Friday, August 29, 2014

The Pull List: Mind the Gap

Via Inside Pulse
This was one of those comics that I just happened to really get into based solely upon the cover of the first trade paperback I saw. I was amazed that the quality of art by Rodin Esquejo (colored by Sonia Oback) continued onto the actual pages, because I've found that this is not necessarily true of all publications (sigh She-Hulk sigh). And the story, written by Jim McCann? Oh, hell, yes. I love me a good mystery, and when you throw in some paranormal hijinks, I am so there.

Mild spoilers ahead, just as a basic warning for anyone who'd rather go into the comic blind (it's been out since 2012, so I feel no need to censor myself).
See what I mean about beautiful art??
Via Full Page Bleed
To give you a rundown of the comic, Ellis "Elle" Peterssen is in a coma after an apparent attack on the subway, and now her spirit can jump in and out of people's bodies, given that they are also in comas but are, Sixth-Sense-style, unable to fully cross over until their unfinished business is resolved. Of course, with her abilities, Elle can assist them in this, leading to some pretty creepy imagery of translucent people reaching out to her and begging for help, but she has other things she has to worry about. She is trying to figure out how she got into this situation in the first place, piecing together what few memories she does have and occasionally contacting her closest friend, Jo, through the bodies she does end up possessing. In the astral plane, called the Garden, Elle meets Bobby, a British dude presumably also in a coma, who introduces her to this new world in which she resides. With Bobby's (and her former psychiatrist's - don't ask, just read the comic) guidance, her powers grow exponentially and at a fascinating pace; in the first issue, she is unable to even speak and doesn't know her own name, but by #10, she can summon another spirit into her otherworldly abode with only her mind (and a witty phrase). Then a few issues later, she can shatter herself to possess multiple targets (which is probably one of the coolest sequences I've ever seen). She also realizes that she cannot stay in the body of another for too long before her own identity, which is sketchy at best, anyway, begins to dissolve and be replaced by the other person's.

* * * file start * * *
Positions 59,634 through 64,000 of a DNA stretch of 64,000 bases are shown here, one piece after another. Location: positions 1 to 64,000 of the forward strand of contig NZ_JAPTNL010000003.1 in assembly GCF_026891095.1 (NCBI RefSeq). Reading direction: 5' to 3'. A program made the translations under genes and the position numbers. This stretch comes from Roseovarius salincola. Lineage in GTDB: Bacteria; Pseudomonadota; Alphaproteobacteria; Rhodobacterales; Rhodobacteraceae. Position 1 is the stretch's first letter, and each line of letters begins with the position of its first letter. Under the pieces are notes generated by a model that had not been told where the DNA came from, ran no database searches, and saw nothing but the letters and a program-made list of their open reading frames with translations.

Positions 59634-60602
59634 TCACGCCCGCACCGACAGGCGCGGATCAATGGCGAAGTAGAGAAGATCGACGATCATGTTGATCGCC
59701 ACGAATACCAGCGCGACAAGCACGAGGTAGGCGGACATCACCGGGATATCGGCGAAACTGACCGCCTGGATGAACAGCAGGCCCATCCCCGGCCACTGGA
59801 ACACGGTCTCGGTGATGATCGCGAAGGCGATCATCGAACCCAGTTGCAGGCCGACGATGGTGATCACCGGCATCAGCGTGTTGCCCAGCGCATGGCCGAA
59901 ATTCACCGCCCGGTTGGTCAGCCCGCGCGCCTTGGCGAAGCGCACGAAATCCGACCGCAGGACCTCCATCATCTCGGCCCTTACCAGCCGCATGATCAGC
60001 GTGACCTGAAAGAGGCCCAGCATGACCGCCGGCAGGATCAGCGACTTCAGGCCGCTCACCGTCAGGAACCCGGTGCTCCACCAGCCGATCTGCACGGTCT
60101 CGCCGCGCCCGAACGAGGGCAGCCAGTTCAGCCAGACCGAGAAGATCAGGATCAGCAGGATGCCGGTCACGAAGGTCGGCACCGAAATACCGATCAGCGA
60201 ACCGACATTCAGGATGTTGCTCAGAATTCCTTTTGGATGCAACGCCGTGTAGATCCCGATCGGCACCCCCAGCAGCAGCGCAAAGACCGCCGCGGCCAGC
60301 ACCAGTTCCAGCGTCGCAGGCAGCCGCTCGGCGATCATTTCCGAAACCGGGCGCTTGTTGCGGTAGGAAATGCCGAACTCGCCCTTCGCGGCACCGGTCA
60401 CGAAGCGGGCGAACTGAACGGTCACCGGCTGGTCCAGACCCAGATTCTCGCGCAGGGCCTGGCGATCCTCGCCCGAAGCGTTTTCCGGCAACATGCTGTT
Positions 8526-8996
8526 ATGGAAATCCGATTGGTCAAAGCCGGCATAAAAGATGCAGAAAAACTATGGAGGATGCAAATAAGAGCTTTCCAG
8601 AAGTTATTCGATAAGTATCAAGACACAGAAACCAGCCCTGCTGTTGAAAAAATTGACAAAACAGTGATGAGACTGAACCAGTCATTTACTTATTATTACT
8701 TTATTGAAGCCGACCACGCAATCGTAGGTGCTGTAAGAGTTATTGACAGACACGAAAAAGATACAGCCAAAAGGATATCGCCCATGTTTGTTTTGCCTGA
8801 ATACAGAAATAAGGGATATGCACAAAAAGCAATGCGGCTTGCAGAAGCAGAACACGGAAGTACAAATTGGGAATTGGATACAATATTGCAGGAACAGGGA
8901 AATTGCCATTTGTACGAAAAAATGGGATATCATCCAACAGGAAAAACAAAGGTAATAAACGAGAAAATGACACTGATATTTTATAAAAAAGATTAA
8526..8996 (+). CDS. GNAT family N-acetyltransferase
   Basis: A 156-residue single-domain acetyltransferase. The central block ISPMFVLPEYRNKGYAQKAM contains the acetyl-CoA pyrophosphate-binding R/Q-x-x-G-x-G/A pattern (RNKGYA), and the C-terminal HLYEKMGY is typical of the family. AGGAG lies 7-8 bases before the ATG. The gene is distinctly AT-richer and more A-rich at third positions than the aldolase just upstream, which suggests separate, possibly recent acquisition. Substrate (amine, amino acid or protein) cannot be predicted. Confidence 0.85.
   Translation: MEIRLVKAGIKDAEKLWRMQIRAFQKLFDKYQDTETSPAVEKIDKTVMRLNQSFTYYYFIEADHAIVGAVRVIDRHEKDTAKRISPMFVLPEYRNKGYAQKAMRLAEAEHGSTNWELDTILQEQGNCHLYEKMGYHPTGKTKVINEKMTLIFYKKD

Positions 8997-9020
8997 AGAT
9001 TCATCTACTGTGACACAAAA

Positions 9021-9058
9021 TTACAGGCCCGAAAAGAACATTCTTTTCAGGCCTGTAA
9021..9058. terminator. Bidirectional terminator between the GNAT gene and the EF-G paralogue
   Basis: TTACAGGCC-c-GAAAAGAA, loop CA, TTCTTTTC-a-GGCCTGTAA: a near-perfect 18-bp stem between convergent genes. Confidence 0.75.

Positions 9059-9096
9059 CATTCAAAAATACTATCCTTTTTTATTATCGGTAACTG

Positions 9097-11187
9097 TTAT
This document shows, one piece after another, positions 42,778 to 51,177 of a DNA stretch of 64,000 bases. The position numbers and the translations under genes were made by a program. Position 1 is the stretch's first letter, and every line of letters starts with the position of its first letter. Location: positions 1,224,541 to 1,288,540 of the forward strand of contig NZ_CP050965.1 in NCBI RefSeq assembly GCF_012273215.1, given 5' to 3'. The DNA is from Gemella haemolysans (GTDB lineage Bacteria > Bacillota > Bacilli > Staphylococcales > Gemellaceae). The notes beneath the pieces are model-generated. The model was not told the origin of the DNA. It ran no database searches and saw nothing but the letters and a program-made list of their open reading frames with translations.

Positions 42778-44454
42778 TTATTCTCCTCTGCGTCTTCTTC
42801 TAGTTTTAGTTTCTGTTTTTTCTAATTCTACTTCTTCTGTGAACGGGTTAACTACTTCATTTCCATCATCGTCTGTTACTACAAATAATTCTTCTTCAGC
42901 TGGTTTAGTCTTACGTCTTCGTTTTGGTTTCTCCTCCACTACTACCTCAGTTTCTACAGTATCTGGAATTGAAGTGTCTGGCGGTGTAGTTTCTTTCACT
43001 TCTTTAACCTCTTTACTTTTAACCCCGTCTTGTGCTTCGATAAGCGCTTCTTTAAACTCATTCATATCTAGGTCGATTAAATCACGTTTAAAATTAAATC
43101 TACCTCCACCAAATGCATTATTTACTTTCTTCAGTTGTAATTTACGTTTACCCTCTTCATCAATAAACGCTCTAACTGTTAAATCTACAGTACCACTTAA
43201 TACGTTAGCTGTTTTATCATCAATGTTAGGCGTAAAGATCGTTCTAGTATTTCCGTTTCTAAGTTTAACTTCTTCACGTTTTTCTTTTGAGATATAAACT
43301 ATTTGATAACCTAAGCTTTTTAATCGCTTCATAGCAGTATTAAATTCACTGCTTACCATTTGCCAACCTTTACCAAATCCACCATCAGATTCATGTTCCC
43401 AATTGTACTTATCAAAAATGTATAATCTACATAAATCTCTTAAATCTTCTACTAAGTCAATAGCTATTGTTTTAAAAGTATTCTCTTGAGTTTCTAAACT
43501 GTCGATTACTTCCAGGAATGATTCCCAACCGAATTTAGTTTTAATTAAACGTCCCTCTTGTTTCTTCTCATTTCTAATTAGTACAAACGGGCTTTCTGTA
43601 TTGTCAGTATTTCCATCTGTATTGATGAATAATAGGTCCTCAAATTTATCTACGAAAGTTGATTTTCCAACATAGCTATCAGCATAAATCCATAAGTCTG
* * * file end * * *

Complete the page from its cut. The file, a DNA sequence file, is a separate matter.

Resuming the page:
In addition to Elle's out-of-body experience, we're introduced to a fairly large cast of people: Elle's parents, brother, and friends, like the above-mentioned Jo and Dane, Elle's boyfriend (ex?), the hospital staff, and a few assorted characters, such as Red and Dane's father, Lonnie. They're all twisted into the mystery that is Elle's alleged attack, with only some of them aware of it, and that's really what hooked me into the series. By the time I finished the third trade paperback, I wanted to go back and read the other two again to see if I'd missed something, since I get a very Memento feel from the images: is the Bee Girl from the Blind Melon video for "No Rain" important to the narrative? Why is it that music brings Elle the ability to speak? Does Jo's dream catcher come to play? How long has Bobby been in the Garden? And Elle has been here before, but why?? What is Jairus actually for? SO. MANY. QUESTIONS.